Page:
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What affect does a driving endorsement have on when a motoring conviction becomes spent?

Our helpline often receives calls from people who have received driving convictions and are confused about when this will become spent under the Rehabilitation of Offenders Act.

Some of the more serious driving offences could result in your licence being revoked (i.e. you are banned from driving) and even a prison sentence. However, in addition to these specific disposals, your driving licence is usually endorsed.

In the days of paper licences, it was easy to see that your licence had been endorsed. Following a court hearing, you’d normally be instructed to send off your licence to the DVLA and it would be returned to you with a code added to it. For example SP30 (if you’ve been found guilty of speeding on a public road) or DR10 (for a drink driving conviction).

Now that we no longer have paper licences, endorsements are kept electronically by the DVLA.

In terms of when the conviction becomes spent, it’s important to look at the Rehabilitation of Offenders Act. Basically, depending what sentence/disposal is received, it takes the relevant ‘rehabilitation period’ to become spent. If you receive more than one sentence/disposal, it’s the longest rehabilitation period that applies.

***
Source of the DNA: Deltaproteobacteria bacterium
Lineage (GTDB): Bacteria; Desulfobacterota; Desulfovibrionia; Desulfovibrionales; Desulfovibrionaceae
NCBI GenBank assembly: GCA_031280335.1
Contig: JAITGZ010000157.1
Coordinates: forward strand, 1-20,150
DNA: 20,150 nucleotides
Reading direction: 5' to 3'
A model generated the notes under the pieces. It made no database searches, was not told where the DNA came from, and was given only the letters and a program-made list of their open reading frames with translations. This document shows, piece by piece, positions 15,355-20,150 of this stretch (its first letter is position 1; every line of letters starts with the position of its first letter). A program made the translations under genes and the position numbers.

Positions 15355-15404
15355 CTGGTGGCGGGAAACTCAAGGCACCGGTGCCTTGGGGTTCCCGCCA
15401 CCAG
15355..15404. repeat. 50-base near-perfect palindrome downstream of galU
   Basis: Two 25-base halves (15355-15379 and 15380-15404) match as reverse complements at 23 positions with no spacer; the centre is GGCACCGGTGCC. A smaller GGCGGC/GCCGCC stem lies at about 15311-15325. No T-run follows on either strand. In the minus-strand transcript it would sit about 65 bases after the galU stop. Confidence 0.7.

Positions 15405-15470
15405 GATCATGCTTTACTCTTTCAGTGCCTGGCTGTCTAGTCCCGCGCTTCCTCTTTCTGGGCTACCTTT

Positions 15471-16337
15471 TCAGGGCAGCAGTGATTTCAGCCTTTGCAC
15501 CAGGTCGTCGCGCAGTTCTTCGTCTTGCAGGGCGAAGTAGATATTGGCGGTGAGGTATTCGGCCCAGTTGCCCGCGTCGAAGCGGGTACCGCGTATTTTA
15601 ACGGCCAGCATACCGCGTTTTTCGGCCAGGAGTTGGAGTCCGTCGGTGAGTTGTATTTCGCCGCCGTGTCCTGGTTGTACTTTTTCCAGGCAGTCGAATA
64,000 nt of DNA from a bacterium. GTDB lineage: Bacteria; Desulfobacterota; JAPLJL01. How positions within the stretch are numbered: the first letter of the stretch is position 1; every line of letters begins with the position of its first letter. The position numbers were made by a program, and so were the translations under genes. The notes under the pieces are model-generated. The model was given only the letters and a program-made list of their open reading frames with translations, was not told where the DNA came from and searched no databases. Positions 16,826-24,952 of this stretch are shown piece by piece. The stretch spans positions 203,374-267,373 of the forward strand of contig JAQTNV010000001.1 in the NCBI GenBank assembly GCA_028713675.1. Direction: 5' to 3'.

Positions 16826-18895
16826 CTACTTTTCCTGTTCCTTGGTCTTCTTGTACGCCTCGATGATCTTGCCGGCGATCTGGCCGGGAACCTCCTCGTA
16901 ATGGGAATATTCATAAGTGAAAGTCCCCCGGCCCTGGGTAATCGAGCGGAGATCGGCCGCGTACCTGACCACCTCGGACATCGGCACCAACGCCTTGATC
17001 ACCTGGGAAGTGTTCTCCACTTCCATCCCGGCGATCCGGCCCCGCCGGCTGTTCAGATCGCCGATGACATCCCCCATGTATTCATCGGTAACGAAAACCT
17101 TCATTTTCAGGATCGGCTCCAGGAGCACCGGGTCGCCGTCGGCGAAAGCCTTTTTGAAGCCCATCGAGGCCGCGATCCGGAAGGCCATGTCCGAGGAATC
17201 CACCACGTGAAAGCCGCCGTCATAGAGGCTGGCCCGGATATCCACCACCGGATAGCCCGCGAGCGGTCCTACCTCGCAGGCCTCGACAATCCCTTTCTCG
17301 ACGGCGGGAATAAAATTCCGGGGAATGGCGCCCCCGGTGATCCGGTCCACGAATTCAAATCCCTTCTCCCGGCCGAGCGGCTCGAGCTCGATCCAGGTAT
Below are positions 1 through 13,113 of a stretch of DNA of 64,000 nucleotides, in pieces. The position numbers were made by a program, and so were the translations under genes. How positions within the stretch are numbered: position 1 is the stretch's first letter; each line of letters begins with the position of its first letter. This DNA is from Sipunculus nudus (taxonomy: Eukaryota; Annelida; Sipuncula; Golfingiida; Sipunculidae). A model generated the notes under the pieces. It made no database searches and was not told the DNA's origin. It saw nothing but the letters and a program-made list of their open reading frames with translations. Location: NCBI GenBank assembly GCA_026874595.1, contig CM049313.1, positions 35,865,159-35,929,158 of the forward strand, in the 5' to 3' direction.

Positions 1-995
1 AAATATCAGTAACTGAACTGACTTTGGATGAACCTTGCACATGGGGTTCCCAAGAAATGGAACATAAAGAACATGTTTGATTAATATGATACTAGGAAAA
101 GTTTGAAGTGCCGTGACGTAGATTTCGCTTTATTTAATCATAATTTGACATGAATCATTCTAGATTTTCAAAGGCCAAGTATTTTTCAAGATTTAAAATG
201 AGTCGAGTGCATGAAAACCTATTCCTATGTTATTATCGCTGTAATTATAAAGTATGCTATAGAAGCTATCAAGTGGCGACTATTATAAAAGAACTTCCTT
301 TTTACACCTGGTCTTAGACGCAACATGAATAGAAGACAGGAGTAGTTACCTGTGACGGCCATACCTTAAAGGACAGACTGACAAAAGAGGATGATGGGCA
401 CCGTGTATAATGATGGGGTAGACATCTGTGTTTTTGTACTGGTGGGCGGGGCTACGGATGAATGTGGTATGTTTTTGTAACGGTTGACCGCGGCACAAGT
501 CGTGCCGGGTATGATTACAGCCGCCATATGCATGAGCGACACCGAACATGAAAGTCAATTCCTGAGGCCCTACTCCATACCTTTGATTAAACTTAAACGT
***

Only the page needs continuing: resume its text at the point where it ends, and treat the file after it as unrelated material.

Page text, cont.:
For example, if Mr Motor is banned from driving for three years but also receivs a fine which, on its own, takes one year to become spent, the rehabilitation period would be 3 years as it would be based on the disposal with the longest rehabilitation period.

However, Mr Motor was also given an endorsement. Endorsements for road traffic offences have their own rehabilitation period of 5 years (2.5 years if you’re under 18 at the time). A list of endorsement codes can be found here.

So, Mr Motor’s conviction would not actually become spent for 5 years due to the addition of the endorsement to his licence.

If you’re in any doubt about whether you’ve got an endorsement, you can check your own driving licence at the DVLA Shared Driving Licence Scheme. You could also do a Subject Access Request, as this is the information that is used to process basic disclosures.

Once you’re clear about what’s on your criminal record, you can then work out when your conviction becomes spent. Try using our disclosure calculator to do it for you. If you think something is spent, you can always double-check by applying for your own basic disclosure.

For more information

  1. For more practical self-help information – Find out more information on motoring convictions and the ROA.
  2. Questions – If you have any questions about this, you can contact our helpline.


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Photo of Head of Advice, Debbie Sadler
Debbie Sadler
Head of Advice

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